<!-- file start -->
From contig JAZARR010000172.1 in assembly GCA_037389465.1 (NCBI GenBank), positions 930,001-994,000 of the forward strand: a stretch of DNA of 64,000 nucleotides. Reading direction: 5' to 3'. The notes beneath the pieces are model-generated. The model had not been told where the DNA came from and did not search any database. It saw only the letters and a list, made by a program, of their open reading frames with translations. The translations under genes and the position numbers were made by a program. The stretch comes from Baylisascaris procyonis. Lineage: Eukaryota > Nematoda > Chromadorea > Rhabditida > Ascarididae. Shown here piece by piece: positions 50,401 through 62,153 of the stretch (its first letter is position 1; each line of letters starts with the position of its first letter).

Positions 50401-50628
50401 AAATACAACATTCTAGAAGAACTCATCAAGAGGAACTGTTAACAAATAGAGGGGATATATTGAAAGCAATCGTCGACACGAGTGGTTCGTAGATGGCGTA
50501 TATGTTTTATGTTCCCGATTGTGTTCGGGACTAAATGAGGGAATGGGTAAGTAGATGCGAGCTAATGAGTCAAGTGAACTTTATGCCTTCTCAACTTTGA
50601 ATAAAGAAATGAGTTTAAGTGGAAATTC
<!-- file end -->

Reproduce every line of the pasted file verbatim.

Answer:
From contig JAZARR010000172.1 in assembly GCA_037389465.1 (NCBI GenBank), positions 930,001-994,000 of the forward strand: a stretch of DNA of 64,000 nucleotides. Reading direction: 5' to 3'. The notes beneath the pieces are model-generated. The model had not been told where the DNA came from and did not search any database. It saw only the letters and a list, made by a program, of their open reading frames with translations. The translations under genes and the position numbers were made by a program. The stretch comes from Baylisascaris procyonis. Lineage: Eukaryota > Nematoda > Chromadorea > Rhabditida > Ascarididae. Shown here piece by piece: positions 50,401 through 62,153 of the stretch (its first letter is position 1; each line of letters starts with the position of its first letter).

Positions 50401-50628
50401 AAATACAACATTCTAGAAGAACTCATCAAGAGGAACTGTTAACAAATAGAGGGGATATATTGAAAGCAATCGTCGACACGAGTGGTTCGTAGATGGCGTA
50501 TATGTTTTATGTTCCCGATTGTGTTCGGGACTAAATGAGGGAATGGGTAAGTAGATGCGAGCTAATGAGTCAAGTGAACTTTATGCCTTCTCAACTTTGA
50601 ATAAAGAAATGAGTTTAAGTGGAAATTC